Early voting for the Nov. 6 general election begins Saturday, Oct. 27, and continues through Saturday, Nov. 3, at three locations around Pinellas. Voting locations are open from 7 a.m. to 7 p.m.
According to Supervisor of Elections Deborah Clark, state law changed last year and now early voting takes place from 10 days prior to an election and ends three days prior to Election Day.
Early voting locations are set up at the three county Elections offices.
- Election Service Center, 13001 Starkey Road., Largo, Starkey Lakes Corporate Center
- Pinellas County Courthouse, 315 Court St., Room 117, Clearwater, first floor, north side
- County Building, 501 First Ave. N., St. Petersburg in the Annex Conference Room, entrance on Fifth Street
Voters can check early voting wait times online at www.votepinellas.com. Wait times will be listed for each location with green meaning a wait time of 20 minutes or less, yellow, 20 to 40 minutes, and red for 40 minutes or more.
Elections officials said the process for voting in the Nov. 6 election begins with check in. Voters must provide both photo and signature identification, such as a driver’s license. Then they sign the precinct register and receive their ballot. During early voting, county residents can go to any of the three elections offices. On Election Day, Nov. 6, they must cast their ballot at the assigned polling place based on their home address.
The 2012 general election is unique because the ballot is four pages long and voters will have two ballot cards to fill out. Voters will need to run both cards through the ballot scanner one at a time in any order. The scanner will read the first ballot card, thank the voter and then alert them when it is ready for the second card.
"To avoid lines, voters can request a mail ballot and vote in the comfort of their homes. The ballot is four pages, on two ballot cards and includes 11 proposed constitutional amendments and a Pinellas School District referendum." Clark said. "On average it is taking voters 20 minutes just to read through the ballot questions."
Residents can request that a ballot be mailed to them through 5 p.m. Oct. 31. Requests can be made online at www.votepinellas.com, or call 464-VOTE (8683).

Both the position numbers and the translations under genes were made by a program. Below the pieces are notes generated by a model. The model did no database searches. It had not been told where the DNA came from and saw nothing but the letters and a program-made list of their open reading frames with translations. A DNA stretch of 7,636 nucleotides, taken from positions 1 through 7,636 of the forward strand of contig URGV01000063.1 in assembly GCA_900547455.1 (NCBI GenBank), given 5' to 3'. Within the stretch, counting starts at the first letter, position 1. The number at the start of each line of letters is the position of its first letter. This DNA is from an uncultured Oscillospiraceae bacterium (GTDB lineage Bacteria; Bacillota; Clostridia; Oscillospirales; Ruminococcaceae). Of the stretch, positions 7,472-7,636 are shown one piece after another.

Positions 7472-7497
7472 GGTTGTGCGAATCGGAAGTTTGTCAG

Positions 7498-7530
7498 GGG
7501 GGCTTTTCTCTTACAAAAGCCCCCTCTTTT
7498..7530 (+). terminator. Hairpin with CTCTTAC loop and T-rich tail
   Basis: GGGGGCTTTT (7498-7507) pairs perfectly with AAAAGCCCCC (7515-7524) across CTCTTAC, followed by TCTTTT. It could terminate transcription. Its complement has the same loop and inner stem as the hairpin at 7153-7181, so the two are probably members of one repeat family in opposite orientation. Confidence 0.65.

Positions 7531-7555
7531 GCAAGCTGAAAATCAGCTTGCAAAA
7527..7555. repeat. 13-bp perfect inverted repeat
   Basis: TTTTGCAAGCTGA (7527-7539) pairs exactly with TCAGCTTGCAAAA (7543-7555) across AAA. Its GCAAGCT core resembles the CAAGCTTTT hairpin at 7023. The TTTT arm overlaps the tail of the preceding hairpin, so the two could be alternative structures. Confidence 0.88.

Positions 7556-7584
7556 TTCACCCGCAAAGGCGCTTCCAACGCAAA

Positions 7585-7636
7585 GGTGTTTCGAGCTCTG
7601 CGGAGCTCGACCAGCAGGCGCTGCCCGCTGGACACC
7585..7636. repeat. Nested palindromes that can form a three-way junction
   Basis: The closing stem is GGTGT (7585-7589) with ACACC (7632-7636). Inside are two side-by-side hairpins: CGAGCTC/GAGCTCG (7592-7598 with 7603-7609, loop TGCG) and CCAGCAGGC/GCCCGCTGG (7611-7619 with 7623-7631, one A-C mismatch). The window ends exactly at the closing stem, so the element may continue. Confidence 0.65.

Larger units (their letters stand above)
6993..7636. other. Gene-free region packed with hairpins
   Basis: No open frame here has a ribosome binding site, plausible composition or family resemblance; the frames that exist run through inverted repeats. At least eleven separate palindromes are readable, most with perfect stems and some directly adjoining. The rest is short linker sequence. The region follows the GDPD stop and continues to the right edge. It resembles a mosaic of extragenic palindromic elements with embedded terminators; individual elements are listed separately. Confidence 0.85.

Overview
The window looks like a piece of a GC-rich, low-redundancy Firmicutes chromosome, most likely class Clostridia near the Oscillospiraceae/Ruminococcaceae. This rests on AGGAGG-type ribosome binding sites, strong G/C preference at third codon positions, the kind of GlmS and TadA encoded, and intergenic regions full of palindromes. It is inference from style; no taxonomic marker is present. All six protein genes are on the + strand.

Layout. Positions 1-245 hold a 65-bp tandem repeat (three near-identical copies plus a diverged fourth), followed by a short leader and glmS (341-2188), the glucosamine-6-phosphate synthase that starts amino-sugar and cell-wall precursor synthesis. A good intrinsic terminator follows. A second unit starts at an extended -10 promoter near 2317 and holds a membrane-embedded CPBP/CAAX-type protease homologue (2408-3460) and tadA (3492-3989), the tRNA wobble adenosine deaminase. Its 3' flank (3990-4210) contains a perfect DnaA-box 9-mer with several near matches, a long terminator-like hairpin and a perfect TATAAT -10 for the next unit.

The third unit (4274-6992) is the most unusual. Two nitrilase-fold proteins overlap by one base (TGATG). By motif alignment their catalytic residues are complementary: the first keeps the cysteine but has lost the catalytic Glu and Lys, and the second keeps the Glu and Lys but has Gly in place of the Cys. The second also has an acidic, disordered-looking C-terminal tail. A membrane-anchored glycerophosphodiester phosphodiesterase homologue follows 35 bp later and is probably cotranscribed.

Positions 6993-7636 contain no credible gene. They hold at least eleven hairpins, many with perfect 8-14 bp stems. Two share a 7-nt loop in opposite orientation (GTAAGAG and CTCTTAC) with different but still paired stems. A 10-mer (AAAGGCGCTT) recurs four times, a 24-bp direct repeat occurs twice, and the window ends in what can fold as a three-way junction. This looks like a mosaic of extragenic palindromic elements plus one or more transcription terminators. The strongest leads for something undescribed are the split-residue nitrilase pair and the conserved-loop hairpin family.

After Oct. 31, registered voters can pick up and return a mail ballot at any Elections Office through Election Day. Mail ballots cannot be returned to polling places, per state law. All mail ballots must be received at an Elections Office by 7 p.m. Tuesday, Nov. 6.
As of Oct. 25, 293,767 Pinellas County voters had requested a mail ballot, including 117,068 requests from registered Republicans, 111, 427 from Democrats and 65,272 from voters registered as other.
The Elections website offers a new feature that allows residents to view a transaction-based report of unofficial voter turnout from mail ballots and early voting. Turnout for Election Day won’t be available until the day after.
According to the report of unofficial results posted about 8 p.m. Oct. 26 at www.votepinellas.com/?id=2059, Republicans were well ahead of the other political parties in the number of returned mail ballots with receipt of 55,313 mail ballots recorded. Only 52,418 registered Democrats had returned ballots and 25,700 listed as other had completed the voting process.
As of Oct. 26, 627,163 people were registered to vote in Pinellas County, including 226,199 Republicans and 233,580 Democrats and 167,163 listed as other. The totals mark an increase over the number reported prior to the end of the voter registration period Oct. 9 of 4,320 overall, and 860 additional Republicans, 1,833 more Democrats and 1,406 more listed as other.